Kunhamed Kutti, J.
1. Perlera, the managing director, Modern Embroidery (Private), Ltd., and proprietor, Colombo Saree Works, Oppanakar Street, Coimbatore, has filed these criminal revision oases against his conviction and sentence confirmed in C.A. Nos. 544 and 545 of 1959, by the District Magistrate, Coimbatore. He was charged by the Assistant inspector of Labour, Circle I, Coimbatore (P.W. 1), for having contravened Rules 16(1) and 16B of the rules framed under the Madras Shops and Establishments Act, 1947, in that on 30 May 1959 when P.W. 1 visited the establishments he found columns (3) to (5) (for the months of February, March and April 1959) in form F left blank and the register of wages was not made available for inspection. The sub-magistrate convicted the petitioner of both the offences and sentenced him to pay a fine of Rs. 25 in each case, in default simple imprisonment for two weeks. In appeal, the District Magistrate confirmed the convictions and sentences and hence these revisions.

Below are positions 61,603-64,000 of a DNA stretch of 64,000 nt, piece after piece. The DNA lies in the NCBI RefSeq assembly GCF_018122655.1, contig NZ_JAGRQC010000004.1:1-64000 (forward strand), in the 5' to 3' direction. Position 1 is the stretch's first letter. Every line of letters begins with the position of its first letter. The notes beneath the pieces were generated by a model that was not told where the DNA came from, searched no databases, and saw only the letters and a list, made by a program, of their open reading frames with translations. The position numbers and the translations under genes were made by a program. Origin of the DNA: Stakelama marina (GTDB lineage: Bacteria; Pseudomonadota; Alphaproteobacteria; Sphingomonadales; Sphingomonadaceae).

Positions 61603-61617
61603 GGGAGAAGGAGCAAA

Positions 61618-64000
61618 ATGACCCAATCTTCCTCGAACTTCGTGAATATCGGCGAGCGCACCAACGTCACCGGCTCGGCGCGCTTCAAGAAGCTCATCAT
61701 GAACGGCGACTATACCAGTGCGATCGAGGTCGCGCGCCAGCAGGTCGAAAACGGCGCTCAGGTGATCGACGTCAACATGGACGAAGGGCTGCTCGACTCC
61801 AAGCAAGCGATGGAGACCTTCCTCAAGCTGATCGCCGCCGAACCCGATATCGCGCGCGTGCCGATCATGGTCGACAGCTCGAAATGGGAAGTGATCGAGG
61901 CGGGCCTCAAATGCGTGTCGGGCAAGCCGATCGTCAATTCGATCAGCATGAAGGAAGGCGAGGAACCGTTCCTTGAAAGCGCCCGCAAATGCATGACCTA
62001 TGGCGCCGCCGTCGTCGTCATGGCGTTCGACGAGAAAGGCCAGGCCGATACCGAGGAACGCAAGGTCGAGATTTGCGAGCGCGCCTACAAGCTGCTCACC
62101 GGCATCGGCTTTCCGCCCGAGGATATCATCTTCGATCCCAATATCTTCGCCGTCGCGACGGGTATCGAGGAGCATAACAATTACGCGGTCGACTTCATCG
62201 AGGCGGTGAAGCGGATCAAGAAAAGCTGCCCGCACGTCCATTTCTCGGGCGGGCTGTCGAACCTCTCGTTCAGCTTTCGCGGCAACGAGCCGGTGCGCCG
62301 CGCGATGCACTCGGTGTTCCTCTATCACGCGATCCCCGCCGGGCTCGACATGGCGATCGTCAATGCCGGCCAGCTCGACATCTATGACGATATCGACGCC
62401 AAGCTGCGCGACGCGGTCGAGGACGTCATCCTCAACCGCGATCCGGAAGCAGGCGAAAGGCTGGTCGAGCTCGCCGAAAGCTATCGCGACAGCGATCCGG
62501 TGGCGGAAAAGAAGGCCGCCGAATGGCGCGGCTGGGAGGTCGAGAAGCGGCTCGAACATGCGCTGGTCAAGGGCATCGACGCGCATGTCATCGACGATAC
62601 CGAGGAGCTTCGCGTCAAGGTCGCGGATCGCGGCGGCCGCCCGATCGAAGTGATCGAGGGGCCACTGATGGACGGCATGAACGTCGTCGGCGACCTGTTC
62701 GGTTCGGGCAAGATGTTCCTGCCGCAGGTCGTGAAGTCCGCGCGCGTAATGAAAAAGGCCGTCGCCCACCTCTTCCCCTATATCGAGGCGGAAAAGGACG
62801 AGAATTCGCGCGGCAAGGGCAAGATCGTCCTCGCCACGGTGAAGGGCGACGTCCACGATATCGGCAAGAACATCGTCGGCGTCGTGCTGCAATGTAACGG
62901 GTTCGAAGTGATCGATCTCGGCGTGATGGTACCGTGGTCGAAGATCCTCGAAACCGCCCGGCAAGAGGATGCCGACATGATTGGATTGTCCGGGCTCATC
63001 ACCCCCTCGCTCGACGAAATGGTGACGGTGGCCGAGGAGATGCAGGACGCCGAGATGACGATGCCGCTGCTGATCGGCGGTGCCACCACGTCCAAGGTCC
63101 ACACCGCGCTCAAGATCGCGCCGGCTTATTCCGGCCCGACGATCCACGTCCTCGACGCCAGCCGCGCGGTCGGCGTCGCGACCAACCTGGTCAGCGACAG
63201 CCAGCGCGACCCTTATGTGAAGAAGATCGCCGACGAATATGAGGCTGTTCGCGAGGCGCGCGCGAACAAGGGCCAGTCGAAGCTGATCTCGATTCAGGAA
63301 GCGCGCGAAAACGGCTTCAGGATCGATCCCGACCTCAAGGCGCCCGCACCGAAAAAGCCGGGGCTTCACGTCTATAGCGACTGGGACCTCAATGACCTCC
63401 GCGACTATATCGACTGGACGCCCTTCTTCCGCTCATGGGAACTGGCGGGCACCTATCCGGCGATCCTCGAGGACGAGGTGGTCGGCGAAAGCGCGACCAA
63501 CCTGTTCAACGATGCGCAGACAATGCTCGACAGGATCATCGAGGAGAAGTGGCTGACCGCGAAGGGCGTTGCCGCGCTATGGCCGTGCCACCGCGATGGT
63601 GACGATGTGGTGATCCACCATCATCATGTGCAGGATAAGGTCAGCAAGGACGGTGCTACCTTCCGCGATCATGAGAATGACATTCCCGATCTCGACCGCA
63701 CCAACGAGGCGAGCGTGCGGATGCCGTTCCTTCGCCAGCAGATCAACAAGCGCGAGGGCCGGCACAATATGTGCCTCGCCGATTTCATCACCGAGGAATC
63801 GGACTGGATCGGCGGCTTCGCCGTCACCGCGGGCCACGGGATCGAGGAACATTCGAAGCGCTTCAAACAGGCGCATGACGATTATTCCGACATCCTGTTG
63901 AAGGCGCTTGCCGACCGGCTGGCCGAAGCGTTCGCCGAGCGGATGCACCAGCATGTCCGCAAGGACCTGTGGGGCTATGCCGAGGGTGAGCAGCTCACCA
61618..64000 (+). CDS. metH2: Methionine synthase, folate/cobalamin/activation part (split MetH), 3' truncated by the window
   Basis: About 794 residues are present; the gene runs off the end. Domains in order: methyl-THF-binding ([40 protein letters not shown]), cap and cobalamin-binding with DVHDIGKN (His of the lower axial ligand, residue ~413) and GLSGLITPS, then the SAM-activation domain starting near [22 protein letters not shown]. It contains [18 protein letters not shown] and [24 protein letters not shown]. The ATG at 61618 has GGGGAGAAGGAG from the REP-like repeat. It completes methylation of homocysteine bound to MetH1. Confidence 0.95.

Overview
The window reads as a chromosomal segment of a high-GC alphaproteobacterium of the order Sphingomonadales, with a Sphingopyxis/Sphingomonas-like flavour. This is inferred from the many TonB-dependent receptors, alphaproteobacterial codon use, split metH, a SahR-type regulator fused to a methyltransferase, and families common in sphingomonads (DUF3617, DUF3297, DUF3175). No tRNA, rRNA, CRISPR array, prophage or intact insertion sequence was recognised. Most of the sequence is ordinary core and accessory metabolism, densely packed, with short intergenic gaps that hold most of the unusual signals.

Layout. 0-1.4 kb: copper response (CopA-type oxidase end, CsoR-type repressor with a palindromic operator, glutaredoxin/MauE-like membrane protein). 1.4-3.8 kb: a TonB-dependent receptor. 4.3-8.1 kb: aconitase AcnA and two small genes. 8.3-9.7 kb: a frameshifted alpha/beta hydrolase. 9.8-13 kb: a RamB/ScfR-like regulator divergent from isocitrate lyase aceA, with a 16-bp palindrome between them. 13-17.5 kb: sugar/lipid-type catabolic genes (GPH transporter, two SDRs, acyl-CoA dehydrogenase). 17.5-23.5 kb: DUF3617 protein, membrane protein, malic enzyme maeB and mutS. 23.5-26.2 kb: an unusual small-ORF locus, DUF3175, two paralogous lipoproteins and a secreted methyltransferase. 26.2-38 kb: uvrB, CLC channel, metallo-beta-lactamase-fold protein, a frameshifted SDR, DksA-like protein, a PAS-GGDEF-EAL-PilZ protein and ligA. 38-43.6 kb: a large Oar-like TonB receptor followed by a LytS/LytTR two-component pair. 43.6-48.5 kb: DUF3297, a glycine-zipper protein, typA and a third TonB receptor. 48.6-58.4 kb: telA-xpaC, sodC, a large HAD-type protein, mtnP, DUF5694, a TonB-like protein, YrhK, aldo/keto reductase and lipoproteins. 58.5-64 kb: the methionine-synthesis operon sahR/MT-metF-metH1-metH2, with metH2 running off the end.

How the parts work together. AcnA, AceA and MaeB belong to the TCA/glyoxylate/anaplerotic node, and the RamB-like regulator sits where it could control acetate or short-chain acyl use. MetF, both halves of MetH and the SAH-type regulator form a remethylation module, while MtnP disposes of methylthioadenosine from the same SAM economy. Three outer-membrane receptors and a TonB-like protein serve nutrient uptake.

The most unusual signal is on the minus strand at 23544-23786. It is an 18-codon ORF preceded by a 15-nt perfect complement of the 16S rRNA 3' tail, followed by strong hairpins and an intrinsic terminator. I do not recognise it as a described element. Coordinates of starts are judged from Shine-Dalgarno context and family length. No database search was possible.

2. It is not disputed that when P.W. 1 inspected the petitioner's establishments on 30 May 1959, columns (3) to (5) of the register in form F had been left blank for the months of February, March and April and the register of wages was not available for his inspection. The plea of the petitioner in respect of the first charge was that, instead of the register in form F, he bad exhibited a notice in form G and kept a record of hours of work in form H and therefore he had not contravened Rule 16(1). His plea in respect of the second charge was that since the register of wages was with his auditor at the time of inspection he could not make it available then and there. Both the Courts have found that the petitioner's plea that he had exhibited a notice in form G or kept a record of hours of work in form H was an afterthought, and that, since admittedly columns (3) to (5) in form F had not been filled up, the petitioner was guilty of contravention of the provisions of Rule 16(1).